Memorial Crosses for Utah Troopers Under Attack by Atheists

A Denver federal appeals court will today hear arguments on whether privately-funded memorial crosses honoring fallen troopers in Utah violate the Establishment Clause.

A group of atheists, known as American Atheists, contend in their suit that steel memorial crosses erected by the Utah Highway Patrol Association (UHPA) on state land constitute an unconstitutional endorsement of religion.

In November 2007, a federal judge ruled in favor of the UHPA and the Utah Highway Patrol, declaring that memorial crosses erected along Utah highways to honor fallen state troopers communicate a secular, non-religious message and do not violate the Constitution.

The case, American Atheists v. Davenport, will be heard before the U.S. Court of Appeals for the 10th Circuit beginning 1 p.m. Mountain Time today.

The UHPA, which was granted a motion in 2006 to intervene in the case, will be represented by attorneys with the Alliance Defense Fund.

"One person's agenda shouldn't diminish the sacrifice made by the Utah highway patrol officers and their families," said Bryon Babione, senior counsel of ADF. "Individualized private memorials are not an establishment of religion. The families of the fallen should be allowed to honor their loved ones as they see fit."

Luke W. Goodrich, legal counsel for the Becket Fund for Religious Liberty, which filed an amicus brief in support of UHPA, will argue how the ruling might affect memorials in other states, including Colorado, New Mexico, Oklahoma, Kansas, and Wyoming.

"Any privately-erected, religious memorials on government property in those states could be vulnerable to a court challenge," states the Becket Fund for Religious Liberty. "This includes historical descansos in New Mexico. Other states could be affected the same way because the Tenth Circuit's ruling would be persuasive, but not binding, authority for courts in those states."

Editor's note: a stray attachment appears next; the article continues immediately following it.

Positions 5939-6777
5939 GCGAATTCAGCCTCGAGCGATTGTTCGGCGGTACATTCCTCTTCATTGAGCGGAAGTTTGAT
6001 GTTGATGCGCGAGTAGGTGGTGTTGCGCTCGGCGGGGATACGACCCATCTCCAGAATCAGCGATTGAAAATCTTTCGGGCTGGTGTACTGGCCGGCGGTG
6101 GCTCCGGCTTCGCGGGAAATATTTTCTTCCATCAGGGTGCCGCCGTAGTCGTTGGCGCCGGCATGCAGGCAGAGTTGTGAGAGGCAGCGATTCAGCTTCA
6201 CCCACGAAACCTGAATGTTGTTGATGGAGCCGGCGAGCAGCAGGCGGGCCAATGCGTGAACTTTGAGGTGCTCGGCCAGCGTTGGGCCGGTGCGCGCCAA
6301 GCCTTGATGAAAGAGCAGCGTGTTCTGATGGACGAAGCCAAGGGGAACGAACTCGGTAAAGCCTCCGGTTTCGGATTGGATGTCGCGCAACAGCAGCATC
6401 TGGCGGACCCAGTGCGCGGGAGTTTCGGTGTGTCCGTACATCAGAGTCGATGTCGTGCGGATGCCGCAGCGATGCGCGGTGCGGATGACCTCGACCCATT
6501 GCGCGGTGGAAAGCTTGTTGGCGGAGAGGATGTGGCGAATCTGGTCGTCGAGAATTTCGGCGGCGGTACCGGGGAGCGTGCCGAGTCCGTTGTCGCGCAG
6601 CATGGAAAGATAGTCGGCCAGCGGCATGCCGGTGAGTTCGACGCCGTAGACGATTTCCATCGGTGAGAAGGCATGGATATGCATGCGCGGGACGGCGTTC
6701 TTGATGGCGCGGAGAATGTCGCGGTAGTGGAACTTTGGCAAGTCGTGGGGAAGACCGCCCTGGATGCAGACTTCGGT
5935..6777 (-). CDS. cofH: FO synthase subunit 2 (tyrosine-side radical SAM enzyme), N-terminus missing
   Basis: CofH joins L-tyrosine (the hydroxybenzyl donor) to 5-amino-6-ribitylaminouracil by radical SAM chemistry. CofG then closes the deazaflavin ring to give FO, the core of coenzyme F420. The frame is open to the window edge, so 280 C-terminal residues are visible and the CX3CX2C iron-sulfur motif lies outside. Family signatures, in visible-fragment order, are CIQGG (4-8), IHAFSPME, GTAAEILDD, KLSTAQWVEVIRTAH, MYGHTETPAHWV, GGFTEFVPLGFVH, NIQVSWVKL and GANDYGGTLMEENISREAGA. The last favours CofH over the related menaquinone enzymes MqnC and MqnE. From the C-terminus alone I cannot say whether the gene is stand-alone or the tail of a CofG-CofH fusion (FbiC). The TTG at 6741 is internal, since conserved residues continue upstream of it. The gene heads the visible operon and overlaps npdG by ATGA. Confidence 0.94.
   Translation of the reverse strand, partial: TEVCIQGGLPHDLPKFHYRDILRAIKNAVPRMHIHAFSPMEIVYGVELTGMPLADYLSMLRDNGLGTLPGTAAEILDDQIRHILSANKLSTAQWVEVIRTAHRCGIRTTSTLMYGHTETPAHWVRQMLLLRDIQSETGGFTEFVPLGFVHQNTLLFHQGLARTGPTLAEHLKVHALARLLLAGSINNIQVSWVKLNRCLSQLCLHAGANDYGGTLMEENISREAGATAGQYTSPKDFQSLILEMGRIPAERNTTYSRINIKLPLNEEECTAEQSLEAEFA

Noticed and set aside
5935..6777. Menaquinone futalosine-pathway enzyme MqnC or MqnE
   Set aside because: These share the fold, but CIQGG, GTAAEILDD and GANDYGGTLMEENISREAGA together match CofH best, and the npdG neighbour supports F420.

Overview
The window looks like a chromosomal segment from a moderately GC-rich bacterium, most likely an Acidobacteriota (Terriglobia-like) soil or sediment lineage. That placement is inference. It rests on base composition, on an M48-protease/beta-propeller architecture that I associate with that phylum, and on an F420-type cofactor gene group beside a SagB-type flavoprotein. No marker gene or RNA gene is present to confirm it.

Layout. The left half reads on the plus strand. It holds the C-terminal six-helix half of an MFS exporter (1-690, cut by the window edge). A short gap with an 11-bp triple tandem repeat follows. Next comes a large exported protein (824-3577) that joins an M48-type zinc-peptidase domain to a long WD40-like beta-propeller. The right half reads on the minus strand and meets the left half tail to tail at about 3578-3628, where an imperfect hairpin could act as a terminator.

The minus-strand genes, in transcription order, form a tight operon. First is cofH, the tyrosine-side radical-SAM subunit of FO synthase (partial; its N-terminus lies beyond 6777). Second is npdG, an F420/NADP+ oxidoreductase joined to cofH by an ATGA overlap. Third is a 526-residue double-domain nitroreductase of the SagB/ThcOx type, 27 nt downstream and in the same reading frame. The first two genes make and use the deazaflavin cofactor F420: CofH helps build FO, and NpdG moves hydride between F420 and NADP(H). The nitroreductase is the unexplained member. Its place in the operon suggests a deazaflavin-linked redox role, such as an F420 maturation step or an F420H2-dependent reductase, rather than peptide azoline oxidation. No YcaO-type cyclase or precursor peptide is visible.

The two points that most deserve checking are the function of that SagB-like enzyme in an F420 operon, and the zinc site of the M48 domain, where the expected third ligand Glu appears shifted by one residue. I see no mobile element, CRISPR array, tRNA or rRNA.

According to the Becket Fund, the Utah memorial case will test the boundaries set forth by the recent Supreme Court decision upholding the right of Pleasant Grove City in Utah to permit a Ten Commandments monument while rejecting a display from a small religious group called Summum.

The Summum case, according to the Becket Fund, sets the "standard for deciding when permanent monuments are government speech, and when they are private speech. Two of the three judges in the original Summum panel are hearing this appeal, and the lawyer for Summum is also the lawyer for American Atheists."

U.S. District Judge David Sam said in his 2007 ruling that "it is not the place of law or government, using Establishment Clause jurisprudence, to exhibit hostility toward religion."

The 12-foot crosses erected by UHPA feature the UHP logo, the name and badge number of the trooper and a plaque reading a biography of the fallen trooper.

American Atheists said it would prefer the memorial displays to be either an American flag or a tombstone.

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